Wristbands tracking your location. Pages of health declarations and forms. A rapid test and stay at a government-sanctioned hotel. A 14-day mandatory quarantine with the threat of jail time. And through it all, nearly empty planes and airports.
Welcome to Hong Kong during the coronavirus pandemic. CNN Reporter Will Ripley (and others) have cataloged the intense experience of re-entering the island as it tries to keep coronavirus under wraps. Ripley said returning to his home in Hong Kong from Tokyo typically takes just five hours. His trip home this week lasted 21 hours.
Read and watch Ripley’s experience in this Twitter thread or on his Instagram feed. It’s simultaneously amazing, frightening, and more than a little bit sad that this is how much international travel has changed in just a few months. Click Ripley’s tweet to see his entire thread on the experience.
The journey from Tokyo to Hong Kong normally takes me about five hours. It’s now been 19 hours since I left Narita airport and I’m still not home, as I await my COVID-19 test result. This is what international travel is like during the coronavirus pandemic. (Thread) pic.twitter.com/mjO0N3PUil
— Will Ripley (@willripleyCNN) May 15, 2020
To be sure, it won’t look like this everywhere. Hong Kong (and several other Asian nations) have successfully employed far more drastic measures to curb the spread of coronavirus than many countries are willing to enact. As of Friday, Hong Kong had reported just over 1,000 confirmed cases of coronavirus and only four deaths. The special administrative region of China reported its first new case in nearly a month this week.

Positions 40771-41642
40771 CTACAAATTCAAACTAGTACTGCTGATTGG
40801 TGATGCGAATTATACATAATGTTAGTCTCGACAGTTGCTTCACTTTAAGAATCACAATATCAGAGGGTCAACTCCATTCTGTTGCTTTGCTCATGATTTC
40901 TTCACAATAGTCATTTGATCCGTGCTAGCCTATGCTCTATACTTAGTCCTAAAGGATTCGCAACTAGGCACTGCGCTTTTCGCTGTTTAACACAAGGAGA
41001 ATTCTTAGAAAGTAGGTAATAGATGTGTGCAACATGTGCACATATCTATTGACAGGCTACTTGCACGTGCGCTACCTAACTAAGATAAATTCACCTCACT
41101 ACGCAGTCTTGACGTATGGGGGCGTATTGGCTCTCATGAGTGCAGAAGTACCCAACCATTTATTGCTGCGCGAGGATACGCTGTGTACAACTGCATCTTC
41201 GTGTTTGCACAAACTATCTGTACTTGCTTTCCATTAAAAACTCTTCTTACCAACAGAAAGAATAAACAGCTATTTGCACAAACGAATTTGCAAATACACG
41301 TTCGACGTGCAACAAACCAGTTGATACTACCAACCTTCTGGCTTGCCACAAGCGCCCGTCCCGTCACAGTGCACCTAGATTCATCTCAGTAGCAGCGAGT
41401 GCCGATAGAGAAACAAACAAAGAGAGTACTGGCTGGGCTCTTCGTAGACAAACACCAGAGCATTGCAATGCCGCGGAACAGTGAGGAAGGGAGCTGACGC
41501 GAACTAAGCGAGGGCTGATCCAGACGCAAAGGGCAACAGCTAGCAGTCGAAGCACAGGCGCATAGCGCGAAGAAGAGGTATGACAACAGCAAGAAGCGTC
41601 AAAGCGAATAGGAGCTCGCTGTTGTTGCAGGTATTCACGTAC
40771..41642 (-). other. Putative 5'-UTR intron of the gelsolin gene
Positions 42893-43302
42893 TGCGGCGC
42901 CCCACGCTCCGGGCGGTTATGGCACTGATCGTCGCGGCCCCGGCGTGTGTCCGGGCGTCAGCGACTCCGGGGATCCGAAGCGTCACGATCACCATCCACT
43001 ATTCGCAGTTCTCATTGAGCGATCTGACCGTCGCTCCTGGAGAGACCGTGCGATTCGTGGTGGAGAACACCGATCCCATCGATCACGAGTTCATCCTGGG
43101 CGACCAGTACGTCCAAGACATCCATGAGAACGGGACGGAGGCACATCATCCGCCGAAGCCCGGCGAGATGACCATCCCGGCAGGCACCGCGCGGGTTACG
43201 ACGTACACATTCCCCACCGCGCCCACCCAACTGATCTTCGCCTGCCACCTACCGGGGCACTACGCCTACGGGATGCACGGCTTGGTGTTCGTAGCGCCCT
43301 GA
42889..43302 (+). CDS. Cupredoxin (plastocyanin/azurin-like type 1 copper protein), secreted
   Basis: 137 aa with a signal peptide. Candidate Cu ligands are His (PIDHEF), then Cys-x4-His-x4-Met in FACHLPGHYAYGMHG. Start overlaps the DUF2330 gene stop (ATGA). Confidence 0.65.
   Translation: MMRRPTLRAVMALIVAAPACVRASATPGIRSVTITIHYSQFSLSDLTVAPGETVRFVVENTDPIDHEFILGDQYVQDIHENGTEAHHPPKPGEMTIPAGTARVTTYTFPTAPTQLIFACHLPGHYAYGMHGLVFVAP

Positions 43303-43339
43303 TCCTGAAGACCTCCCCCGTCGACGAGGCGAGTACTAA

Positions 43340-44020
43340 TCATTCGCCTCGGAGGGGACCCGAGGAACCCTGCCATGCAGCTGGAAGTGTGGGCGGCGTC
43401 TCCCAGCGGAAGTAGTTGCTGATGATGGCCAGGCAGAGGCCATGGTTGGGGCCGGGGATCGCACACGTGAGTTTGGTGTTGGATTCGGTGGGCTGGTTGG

And odds are, it won’t even look like this forever in Hong Kong. But travel is changing before our eyes, and it’s safe to say even more changes are coming.
Iceland is planning to re-open to international travelers by mid-June. It’ll require an onsite coronavirus test, a recent negative test result, or a 14-day mandatory quarantine for all arrivals. Plus, everyone will have to download an Icelandic contact tracing smartphone app.
Other countries like Greece may not impose those front-end restrictions when it re-opens sometime this summer. But it could limit entry to residents from countries that have successfully fended off coronavirus – leaving those that have not, like the U.S., out in the cold.
With all the uncertainty surrounding travel and coronavirus, one thing is certain: International travel is going to get harder. It won’t look like this in every country, but Hong Kong’s entry procedures provide an interesting glimpse into the future – at least in the near term.